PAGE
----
Did Leonardo die in the arms of his close friend the King of France?
Detractors say that the King was nowhere near Amboise when Leonardo died.
What is known is that on the day Leonardo died, François had just had a Royal Proclamation drawn up but left the room in a hurry without signing it.
It’s not too fanciful to think that the King did hold Leonardo in his arms but that The Master had already died.
It is entirely possible that when François, who was devoted to Leonardo, was told that his beloved soul mate was fading fast, he delayed going to Clos Lucé because he did not want to watch him die.
He did exactly that when he was told his mother, who he adored, was dying. He waited until she was dead before he went to her. Sometimes the truth is so painful, we put it off.
Artist and writer, Giorgio Vasari, a contemporary of Leonardo, said that Melzi, Leonardo's secretary, who was with Leonardo when he died, told him Leonardo died in the King’s arms.
In 1818, three hundred years after Leonardo’s death, the French ambassador to Rome met the French painter Jean-Auguste-Dominique Ingres.
Ingres painted historical events especially those of the Renaissance.
The Ambassador commissioned him to paint Death of Leonardo da Vinci.
A copy hangs in Leonardo’s old bedroom at Close Lucé.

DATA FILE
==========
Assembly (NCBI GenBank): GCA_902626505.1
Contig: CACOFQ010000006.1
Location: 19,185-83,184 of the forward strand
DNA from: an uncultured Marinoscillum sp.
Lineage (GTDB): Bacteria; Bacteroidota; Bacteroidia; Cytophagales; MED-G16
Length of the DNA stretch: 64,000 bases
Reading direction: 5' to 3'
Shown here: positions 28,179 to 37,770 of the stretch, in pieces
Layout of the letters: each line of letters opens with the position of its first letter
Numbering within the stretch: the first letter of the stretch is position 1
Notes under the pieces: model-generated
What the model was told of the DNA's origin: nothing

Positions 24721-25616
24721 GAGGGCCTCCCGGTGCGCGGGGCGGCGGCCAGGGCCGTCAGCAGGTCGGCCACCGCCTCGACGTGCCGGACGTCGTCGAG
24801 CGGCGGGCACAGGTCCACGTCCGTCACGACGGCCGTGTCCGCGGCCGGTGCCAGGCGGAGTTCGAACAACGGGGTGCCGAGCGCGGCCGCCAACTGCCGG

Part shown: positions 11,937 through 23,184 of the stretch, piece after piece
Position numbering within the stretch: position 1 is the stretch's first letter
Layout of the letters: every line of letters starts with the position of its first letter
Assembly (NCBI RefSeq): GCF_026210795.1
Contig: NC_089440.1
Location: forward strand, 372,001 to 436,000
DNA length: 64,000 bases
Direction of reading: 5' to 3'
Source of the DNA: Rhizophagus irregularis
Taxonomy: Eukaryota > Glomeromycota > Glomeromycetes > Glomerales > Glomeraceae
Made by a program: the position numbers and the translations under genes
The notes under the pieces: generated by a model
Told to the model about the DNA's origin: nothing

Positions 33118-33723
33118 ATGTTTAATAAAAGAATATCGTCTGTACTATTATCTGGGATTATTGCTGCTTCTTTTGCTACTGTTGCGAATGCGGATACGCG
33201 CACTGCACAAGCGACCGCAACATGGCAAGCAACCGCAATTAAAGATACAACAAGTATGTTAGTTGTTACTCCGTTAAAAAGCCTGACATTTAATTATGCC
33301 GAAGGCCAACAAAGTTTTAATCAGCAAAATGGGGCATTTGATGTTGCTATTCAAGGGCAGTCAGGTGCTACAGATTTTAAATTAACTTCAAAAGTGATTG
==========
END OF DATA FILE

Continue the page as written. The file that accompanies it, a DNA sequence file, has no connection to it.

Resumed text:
Even without the painting, the story will never go away that Leonardo died in the King’s arms. It could have happened. Whether it did we will never know.
Read more about Leonardo da Vinci and his connection with the Loire Valley in Leonardo da Vinci: The Amboise Connection (available from Amazon).
The book was written to commemorate the 500th anniversary of Leonardo da Vinci’s death in 1519 at Clos Lucé, Amboise, France where he spent the last three years of his life.
Post by Pamela
Pamela, a Graduate and Tutor in the History of Art, trained as a magazine journalist at the London College of Printing and has been a freelance writer for over twenty years. She has a passion for history and has published several books on various subjects. Click hear to see all of Pamela’s books.